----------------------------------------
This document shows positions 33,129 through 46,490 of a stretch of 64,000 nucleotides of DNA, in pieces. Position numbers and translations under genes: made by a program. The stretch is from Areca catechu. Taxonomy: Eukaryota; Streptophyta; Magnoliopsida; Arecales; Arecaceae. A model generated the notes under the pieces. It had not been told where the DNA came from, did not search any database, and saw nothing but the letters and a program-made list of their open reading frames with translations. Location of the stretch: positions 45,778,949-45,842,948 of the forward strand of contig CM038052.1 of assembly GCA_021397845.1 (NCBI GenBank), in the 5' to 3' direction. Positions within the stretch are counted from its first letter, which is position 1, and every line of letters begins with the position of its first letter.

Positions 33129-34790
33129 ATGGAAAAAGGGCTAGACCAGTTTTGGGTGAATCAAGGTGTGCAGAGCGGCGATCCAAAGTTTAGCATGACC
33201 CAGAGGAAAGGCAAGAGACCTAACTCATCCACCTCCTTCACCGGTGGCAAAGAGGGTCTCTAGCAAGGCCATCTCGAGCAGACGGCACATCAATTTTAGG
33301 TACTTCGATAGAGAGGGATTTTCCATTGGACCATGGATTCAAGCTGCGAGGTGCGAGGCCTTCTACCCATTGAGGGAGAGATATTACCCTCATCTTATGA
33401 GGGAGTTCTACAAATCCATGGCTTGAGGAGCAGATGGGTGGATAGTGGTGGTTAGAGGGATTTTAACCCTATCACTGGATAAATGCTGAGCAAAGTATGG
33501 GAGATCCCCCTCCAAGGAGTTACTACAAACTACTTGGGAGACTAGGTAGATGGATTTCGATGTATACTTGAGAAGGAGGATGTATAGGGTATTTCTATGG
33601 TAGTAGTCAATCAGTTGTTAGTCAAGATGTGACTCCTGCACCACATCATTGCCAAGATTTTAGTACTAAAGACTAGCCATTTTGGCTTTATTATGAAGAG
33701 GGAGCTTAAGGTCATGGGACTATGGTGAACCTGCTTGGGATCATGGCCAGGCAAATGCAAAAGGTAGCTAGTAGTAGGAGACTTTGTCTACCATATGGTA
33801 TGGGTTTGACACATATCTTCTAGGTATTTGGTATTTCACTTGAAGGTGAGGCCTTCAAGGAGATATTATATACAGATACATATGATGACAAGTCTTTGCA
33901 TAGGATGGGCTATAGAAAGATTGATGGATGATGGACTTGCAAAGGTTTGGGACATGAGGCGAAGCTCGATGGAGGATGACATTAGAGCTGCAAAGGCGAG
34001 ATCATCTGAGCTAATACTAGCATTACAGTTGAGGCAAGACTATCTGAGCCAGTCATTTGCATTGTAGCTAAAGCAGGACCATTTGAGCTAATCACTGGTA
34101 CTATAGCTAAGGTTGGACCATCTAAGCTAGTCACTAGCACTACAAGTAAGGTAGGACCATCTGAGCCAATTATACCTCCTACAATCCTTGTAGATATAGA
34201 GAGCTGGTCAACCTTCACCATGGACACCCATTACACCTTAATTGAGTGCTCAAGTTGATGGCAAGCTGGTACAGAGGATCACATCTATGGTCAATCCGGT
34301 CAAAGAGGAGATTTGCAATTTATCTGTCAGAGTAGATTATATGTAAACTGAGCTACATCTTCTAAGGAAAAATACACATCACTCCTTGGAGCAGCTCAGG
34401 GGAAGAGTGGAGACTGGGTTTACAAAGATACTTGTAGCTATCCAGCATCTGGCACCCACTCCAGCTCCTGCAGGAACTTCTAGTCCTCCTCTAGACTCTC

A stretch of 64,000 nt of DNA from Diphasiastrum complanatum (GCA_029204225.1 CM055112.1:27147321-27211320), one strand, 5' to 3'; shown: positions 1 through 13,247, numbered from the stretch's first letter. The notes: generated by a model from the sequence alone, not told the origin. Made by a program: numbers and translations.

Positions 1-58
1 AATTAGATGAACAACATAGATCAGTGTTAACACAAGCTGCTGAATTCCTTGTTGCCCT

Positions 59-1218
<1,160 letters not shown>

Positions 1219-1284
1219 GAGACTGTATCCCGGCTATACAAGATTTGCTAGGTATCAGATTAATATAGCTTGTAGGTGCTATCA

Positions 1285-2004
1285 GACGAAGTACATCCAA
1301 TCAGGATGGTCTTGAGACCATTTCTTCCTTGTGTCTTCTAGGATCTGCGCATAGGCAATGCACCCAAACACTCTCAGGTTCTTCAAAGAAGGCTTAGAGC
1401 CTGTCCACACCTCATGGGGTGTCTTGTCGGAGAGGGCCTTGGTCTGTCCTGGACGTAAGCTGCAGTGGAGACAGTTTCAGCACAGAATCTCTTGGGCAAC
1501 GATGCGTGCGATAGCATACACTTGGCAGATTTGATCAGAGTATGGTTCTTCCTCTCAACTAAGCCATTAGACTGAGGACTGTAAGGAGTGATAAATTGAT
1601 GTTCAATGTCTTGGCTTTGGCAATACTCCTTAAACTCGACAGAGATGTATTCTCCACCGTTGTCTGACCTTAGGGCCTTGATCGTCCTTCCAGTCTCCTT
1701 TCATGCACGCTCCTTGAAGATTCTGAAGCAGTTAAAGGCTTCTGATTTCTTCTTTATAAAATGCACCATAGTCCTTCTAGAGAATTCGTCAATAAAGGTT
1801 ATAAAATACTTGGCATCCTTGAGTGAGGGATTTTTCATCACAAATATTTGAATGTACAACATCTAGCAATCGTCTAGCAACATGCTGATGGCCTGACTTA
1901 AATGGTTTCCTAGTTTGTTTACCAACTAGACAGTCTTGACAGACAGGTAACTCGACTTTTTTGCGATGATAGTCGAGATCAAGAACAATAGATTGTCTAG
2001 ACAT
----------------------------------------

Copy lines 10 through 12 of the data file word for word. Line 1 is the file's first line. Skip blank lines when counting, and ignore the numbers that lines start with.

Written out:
33801 TGGGTTTGACACATATCTTCTAGGTATTTGGTATTTCACTTGAAGGTGAGGCCTTCAAGGAGATATTATATACAGATACATATGATGACAAGTCTTTGCA
33901 TAGGATGGGCTATAGAAAGATTGATGGATGATGGACTTGCAAAGGTTTGGGACATGAGGCGAAGCTCGATGGAGGATGACATTAGAGCTGCAAAGGCGAG
34001 ATCATCTGAGCTAATACTAGCATTACAGTTGAGGCAAGACTATCTGAGCCAGTCATTTGCATTGTAGCTAAAGCAGGACCATTTGAGCTAATCACTGGTA